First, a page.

Written works, music, videos, and other content on the Internet are easily accessible to the general public, but is it considered ethically permissible to access, copy, and redistribute them? Is it right to look at someone else's documents on a home or school computer just because they are not protected by password? Are there ethical problems with using a false identity in an Internet chat room, or behaving in a way that one would not consider acting in the "real" world? What about using a photograph from the Internet in a research paper without giving credit to the photographer, even if using that photo constitutes fair use and does not violate the law? Computer Ethics explores these questions and more, enabling students to differentiate between what is legally permissible and what is ethical in the context of computers and the Internet.
- Privacy: Does It Exist Online?
- Security: Challenges in the Information Society
- Anonymity: Advantages and Dangers of Anonymous Communication
- Virtual Worlds: Living Inside Your Computer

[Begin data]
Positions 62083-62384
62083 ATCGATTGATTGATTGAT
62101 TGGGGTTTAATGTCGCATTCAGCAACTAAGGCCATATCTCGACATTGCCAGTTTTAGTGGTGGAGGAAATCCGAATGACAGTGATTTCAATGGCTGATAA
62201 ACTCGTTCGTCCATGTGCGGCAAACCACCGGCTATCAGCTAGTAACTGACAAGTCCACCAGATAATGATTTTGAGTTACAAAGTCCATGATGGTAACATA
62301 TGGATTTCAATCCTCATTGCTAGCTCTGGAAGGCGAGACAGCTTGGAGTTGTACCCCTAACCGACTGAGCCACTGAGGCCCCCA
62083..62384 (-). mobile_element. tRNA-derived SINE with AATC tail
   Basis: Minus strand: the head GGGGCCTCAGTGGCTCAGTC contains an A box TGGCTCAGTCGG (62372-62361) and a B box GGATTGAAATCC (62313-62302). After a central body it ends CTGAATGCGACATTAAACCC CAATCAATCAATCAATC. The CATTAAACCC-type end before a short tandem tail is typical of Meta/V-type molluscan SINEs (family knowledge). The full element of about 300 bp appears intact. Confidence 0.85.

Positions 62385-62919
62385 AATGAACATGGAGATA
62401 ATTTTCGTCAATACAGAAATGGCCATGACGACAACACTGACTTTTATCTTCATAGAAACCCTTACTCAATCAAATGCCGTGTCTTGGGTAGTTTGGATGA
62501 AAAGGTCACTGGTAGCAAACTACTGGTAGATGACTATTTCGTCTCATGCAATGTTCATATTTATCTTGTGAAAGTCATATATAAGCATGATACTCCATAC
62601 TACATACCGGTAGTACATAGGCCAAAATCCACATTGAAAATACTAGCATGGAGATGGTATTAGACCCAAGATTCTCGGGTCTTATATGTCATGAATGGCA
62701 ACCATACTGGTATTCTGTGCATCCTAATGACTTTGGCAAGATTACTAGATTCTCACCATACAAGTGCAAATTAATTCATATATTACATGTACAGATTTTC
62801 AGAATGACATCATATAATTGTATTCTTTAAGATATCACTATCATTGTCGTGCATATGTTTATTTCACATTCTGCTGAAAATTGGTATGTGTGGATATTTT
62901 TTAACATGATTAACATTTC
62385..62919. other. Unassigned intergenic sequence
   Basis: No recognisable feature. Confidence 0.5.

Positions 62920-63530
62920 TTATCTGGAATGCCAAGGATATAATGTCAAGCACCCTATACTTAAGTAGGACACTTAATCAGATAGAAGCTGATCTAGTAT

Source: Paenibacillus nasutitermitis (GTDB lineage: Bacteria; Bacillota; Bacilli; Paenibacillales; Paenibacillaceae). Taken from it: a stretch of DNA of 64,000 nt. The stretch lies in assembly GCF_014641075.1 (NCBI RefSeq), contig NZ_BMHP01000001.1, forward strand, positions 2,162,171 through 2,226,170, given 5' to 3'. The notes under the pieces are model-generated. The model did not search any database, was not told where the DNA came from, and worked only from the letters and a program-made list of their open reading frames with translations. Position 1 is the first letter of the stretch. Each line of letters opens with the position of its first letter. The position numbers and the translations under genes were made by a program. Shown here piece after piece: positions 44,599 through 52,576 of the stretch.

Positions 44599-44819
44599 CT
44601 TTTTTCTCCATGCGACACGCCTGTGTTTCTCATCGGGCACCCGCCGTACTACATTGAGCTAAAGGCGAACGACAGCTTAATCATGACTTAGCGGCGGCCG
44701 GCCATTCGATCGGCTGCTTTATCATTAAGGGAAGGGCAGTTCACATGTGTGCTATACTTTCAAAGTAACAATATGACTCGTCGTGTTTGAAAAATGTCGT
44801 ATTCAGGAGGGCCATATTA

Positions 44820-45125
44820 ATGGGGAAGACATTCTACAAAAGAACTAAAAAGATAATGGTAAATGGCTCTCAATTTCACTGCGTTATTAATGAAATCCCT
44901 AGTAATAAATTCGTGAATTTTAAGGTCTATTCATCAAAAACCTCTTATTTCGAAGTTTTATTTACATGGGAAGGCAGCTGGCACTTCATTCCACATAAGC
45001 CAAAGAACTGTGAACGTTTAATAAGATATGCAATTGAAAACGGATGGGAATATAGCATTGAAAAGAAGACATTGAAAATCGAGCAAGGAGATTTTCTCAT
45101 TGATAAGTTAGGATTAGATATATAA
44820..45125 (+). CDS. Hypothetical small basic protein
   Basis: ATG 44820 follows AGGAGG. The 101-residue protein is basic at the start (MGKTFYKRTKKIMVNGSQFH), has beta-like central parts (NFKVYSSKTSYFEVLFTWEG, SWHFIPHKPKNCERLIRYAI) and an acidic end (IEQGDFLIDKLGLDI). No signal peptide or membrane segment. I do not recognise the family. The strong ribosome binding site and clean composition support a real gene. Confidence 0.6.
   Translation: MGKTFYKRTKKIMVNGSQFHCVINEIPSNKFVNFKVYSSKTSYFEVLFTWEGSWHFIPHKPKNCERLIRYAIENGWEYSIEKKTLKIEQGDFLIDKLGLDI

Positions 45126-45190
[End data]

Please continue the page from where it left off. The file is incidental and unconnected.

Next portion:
- Professional Ethics: When Is the Programmer Responsible?
- Copying: Does Ease of Copying Make It Right?
- Speech: The Internet as Library, Newspaper, Television, and Beyond
- Netiquette: Adding Formality to an Informal Medium.
Full-color photographs and line illustrations. Index. Glossary. Chronology. Further resources.
About the Author(s)
Robert Plotkin is a patent attorney specializing in patent protection for computer technology. His firm, Robert Plotkin, P.C., has been named a "Go-To Law Firm for Leading Technology Companies" by American Lawyer Media. He is the author of The Genie in the Machine: How Computer-Automated Inventing Is Revolutionizing Law and Business, which explores the impact of invention automation technology on high-tech companies and patent law. Plotkin received his undergraduate degree in computer science and engineering from the Massachusetts Institute of Technology and his law degree from the Boston University School of Law and currently teaches a course entitled Software and the Law.